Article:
Once contact with ORNs was established, the test cartridges containing odours were screened (presented in random order) for physiological activity,i.e. if the odours elicited a change in the action potential firing frequency. A glass tube, with its outlet approximately 10 mm from the antenna, delivered a constant flow of charcoal-filtered and humidified air at a velocity of 0.5 m s-1 over the preparation. Stimulation was performed by inserting the tip of the test cartridge into a hole in the glass tube, approximately 15 cm before the outlet. The test cartridge was connected to a stimulus controller (Syntech CS-02, Hilversum, The Netherlands) that generated air puffs (2.5 ml in 0.5 s) through the cartridge into the constant air stream in the glass tube. ORNs responding to cartridge-delivered fruit extract odours were further examined by stimulation of the active extract(s) via GC. A sample of approximately 2-3 μl of the extract to be tested was injected onto the GC column for separation. At the end of the GC column, a cross split was installed, leading half of the effluent to the flame ionization detector(FID) and half out of the GC oven into the glass tube carrying the constant airflow to the antenna, enabling simultaneous recordings of activity from ORNs and FID. The GC separations were performed on a 30 m×0.25 mm i.d. polar capillary column (HP-innowax) fitted in a Hewlett Packard 5890 GC Plus. Carrier gas was hydrogen at 0.5 m s-1 linear velocity. Detector temperature was set at 250°C and injector temperature at 225°C. Oven temperature was maintained at 40°C for 2 min, then programmed to rise to 230°C at either 20°C min-1 or 10°C min-1.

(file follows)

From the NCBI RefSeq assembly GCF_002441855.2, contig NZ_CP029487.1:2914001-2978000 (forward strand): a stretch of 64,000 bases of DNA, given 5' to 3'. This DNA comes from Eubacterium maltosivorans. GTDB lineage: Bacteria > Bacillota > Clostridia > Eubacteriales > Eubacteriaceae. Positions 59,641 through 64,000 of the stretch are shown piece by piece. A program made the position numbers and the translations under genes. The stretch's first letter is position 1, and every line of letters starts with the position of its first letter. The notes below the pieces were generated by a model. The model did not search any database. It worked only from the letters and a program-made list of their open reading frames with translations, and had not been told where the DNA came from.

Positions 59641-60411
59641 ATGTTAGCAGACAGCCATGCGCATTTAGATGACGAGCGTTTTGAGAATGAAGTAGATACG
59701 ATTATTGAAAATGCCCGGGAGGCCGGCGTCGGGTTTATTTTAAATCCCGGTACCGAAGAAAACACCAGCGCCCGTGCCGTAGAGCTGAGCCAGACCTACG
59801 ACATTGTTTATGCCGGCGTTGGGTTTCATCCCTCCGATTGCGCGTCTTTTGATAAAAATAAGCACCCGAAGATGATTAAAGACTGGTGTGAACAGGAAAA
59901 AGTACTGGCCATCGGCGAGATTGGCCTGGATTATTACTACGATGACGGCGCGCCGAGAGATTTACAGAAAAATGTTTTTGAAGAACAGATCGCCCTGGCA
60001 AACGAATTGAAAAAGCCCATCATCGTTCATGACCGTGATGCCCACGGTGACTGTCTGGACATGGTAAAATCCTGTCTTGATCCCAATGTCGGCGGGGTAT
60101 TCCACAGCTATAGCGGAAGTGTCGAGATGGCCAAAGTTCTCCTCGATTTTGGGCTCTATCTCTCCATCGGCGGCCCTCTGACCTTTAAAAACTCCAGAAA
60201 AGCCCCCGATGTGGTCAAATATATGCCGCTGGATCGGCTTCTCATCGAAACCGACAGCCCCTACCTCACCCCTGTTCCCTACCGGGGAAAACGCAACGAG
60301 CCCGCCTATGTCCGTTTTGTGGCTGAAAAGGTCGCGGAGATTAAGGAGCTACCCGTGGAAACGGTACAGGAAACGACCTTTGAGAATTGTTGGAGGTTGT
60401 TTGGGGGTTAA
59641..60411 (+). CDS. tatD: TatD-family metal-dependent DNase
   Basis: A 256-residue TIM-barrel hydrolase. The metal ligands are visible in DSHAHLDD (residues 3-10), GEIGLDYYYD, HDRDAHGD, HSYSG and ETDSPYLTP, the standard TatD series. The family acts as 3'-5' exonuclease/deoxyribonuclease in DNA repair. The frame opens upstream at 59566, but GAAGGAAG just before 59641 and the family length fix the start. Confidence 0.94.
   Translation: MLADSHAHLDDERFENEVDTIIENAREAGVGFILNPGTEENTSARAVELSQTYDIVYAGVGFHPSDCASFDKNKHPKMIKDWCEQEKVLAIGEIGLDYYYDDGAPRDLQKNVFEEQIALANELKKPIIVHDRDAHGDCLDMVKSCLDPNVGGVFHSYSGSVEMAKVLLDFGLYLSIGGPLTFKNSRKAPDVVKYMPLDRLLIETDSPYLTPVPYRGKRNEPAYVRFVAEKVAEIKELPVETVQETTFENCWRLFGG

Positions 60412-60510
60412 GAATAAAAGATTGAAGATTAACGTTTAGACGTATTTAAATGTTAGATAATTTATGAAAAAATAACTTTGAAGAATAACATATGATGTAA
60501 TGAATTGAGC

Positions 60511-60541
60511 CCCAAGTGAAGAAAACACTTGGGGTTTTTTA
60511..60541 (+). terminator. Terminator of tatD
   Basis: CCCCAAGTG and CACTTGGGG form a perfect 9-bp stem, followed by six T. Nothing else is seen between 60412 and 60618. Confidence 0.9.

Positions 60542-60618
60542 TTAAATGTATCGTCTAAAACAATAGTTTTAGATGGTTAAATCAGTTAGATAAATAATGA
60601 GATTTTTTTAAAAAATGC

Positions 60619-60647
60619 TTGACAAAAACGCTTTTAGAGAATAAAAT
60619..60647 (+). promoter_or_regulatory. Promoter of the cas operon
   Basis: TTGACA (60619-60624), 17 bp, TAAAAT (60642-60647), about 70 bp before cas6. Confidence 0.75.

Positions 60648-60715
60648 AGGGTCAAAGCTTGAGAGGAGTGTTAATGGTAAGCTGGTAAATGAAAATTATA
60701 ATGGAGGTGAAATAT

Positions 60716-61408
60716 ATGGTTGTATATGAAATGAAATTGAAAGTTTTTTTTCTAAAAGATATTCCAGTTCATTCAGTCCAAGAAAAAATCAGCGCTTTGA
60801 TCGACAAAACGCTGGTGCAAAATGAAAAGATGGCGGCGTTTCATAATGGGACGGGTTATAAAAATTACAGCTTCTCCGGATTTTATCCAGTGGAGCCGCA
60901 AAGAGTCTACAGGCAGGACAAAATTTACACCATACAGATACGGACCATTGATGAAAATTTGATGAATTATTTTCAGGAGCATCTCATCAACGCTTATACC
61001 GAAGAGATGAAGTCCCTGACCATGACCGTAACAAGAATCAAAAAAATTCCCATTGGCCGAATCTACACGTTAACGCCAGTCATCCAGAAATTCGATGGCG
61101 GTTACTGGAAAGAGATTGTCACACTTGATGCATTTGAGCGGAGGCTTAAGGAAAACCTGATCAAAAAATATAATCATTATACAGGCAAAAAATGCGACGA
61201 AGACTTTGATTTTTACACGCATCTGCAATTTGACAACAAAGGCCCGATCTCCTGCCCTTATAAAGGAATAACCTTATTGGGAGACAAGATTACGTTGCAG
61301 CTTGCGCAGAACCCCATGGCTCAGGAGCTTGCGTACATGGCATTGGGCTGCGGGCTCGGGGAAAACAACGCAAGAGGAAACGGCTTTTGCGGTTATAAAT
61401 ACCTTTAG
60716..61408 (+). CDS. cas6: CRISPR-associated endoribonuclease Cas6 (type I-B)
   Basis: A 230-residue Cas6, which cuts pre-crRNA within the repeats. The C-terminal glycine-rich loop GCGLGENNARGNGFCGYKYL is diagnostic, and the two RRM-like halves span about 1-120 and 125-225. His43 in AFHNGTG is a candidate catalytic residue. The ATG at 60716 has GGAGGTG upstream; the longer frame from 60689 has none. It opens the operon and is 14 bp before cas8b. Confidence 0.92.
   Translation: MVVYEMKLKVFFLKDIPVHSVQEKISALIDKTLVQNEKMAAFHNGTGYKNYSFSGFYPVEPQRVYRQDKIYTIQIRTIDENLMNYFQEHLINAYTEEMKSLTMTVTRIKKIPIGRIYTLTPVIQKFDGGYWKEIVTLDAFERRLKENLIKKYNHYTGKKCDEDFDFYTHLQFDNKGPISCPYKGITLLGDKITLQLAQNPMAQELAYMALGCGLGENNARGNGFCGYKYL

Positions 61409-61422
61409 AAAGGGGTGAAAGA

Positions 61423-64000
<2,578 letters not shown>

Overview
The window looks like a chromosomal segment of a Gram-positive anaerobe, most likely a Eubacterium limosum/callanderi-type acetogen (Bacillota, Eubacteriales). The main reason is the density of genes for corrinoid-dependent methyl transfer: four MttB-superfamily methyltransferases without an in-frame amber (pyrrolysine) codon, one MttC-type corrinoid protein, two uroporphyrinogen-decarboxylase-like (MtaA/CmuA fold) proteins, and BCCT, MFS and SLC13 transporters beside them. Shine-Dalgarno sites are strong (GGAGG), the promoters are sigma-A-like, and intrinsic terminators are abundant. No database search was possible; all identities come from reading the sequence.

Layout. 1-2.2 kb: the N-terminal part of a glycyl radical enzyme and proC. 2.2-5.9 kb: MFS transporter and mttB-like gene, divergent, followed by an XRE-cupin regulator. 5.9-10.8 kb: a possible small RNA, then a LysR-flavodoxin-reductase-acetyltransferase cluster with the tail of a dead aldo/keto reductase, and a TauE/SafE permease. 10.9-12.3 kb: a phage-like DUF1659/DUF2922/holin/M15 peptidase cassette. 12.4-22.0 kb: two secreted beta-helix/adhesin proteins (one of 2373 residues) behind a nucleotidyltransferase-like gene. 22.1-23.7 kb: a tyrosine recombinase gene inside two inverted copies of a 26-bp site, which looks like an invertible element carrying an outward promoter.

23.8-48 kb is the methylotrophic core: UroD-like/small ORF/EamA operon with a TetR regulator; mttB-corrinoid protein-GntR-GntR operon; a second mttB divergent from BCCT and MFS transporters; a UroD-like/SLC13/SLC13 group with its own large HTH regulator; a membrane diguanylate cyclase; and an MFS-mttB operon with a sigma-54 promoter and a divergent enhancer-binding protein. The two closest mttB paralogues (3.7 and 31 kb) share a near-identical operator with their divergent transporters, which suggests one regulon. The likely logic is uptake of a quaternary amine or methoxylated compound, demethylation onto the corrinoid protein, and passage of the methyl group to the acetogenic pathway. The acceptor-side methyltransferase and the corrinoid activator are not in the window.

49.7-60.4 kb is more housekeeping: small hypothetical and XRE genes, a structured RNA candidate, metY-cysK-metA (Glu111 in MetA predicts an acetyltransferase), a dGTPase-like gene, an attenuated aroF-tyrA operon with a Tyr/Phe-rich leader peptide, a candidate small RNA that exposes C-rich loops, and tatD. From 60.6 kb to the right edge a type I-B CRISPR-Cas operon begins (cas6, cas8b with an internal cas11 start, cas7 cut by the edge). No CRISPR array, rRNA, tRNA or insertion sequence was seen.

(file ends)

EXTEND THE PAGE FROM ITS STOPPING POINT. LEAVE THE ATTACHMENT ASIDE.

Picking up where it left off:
During the GC—SC recordings, an increased firing rate of action potentials of at least twice the spontaneous activity was interpreted as a response (no inhibitions were observed; see Results). We quantified the response strength as the maximum spike frequency (spikes s-1;counted over 200 ms intervals) during the period of increased neurone activity following stimulation.